William M. Welch, USA TODAY, Jan. 25, 2006
COSTA MESA, Calif. — Mayor Allan Mansoor says his city has a problem with violent criminals who are in this country illegally, and he wants them sent home.
His solution is to make Costa Mesa the first city in the country to authorize its police officers to begin enforcing federal immigration laws by checking the immigration status of people suspected of serious crimes and gang activity.
It may sound like a simple move — a background check that many assume is already being done. But with federal immigration officers overwhelmed by the flow of undocumented immigrants, it often isn’t, Mansoor and law enforcement officials say.
As a result, many illegal immigrants who are convicted of crimes are set free rather than booted from the country when they have served their sentences. In the Los Angeles area alone, thousands of illegal immigrants are estimated to be behind bars.
“It’s false for people to think or assume everyone that is here illegally and commits crimes and goes to prison is subsequently deported,” Mansoor says.
However, what Mansoor sees as a way to stop violent crime, others see as dangerous for the Hispanic community. Critics warn that people may hesitate to call police for help if it could get someone booted from the country. They worry that even if the police set out intending to target only serious criminals who are illegal immigrants, it could lead to wholesale local enforcement of immigration laws.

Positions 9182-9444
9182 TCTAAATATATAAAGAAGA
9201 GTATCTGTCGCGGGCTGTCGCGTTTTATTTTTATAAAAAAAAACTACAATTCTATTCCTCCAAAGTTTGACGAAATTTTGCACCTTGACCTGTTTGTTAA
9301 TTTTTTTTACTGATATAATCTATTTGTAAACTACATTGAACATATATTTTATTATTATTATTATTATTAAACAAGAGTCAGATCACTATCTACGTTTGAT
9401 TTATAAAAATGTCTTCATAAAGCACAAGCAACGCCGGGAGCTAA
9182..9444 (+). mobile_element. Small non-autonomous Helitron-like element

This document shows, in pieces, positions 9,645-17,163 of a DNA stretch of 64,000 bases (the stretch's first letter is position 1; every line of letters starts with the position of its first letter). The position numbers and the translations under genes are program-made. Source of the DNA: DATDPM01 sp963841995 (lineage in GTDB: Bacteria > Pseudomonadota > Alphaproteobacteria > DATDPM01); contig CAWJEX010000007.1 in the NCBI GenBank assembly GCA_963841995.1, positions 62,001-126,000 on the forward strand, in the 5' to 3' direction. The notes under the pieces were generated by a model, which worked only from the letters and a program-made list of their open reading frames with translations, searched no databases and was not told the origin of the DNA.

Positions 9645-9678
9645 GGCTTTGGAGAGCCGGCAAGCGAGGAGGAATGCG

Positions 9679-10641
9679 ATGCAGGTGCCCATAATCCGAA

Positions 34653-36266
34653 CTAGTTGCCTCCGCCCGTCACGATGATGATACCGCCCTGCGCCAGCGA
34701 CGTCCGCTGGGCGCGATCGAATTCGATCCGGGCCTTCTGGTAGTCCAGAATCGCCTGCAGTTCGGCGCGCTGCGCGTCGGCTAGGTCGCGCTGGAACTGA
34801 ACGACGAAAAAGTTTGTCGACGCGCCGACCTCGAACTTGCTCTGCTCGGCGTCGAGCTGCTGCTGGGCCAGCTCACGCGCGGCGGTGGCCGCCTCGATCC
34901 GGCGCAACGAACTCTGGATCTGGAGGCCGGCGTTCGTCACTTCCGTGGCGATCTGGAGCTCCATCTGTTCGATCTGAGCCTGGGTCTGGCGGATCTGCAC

“The policies are already having the effect of loss of confidence in the police,” says Nativo Lopez, a Latino activist from Santa Ana.
In addition, this month, two other California counties, Los Angeles and San Bernardino, began having federally trained deputies screen jail inmates for immigration violations. Arizona has an agreement with ICE to do the same in its prison system, federal officials say.
Robert Hines, a special agent at ICE headquarters in Washington who heads the local enforcement program, says he has at least 10 additional pending inquiries from local governments in New England, the South and the Midwest.
“A lot of towns and cities throughout the country are experiencing crime being committed by foreign nationals,” Hines says.
Mansoor estimates that 10% to 15% of the 400 people taken into Costa Mesa’s jail on an average month are illegal immigrants. Most of those bound over for trial are transferred to the Orange County jail, where Carona estimates 14% of the 5,500 inmates held at any one time are illegal immigrants.
In Los Angeles, where 19,000 people are in seven county jails, the number of illegal immigrants could be 25%, says Marc Klugman, chief of the correctional services division for the sheriff’s department.
Some worry that plans such as Mansoor’s and Carona’s could end up hurting law enforcement. Zeke Hernandez of Santa Ana says many people will be “very hesitant” to report crimes. “There always could be a family member or someone else who may not have proper documents.”
The League of United Latin American Citizens has denounced the plans as “opening the doors for deputies to proceed in a racial profiling mode for certain population groups, denying them full constitutional protection.”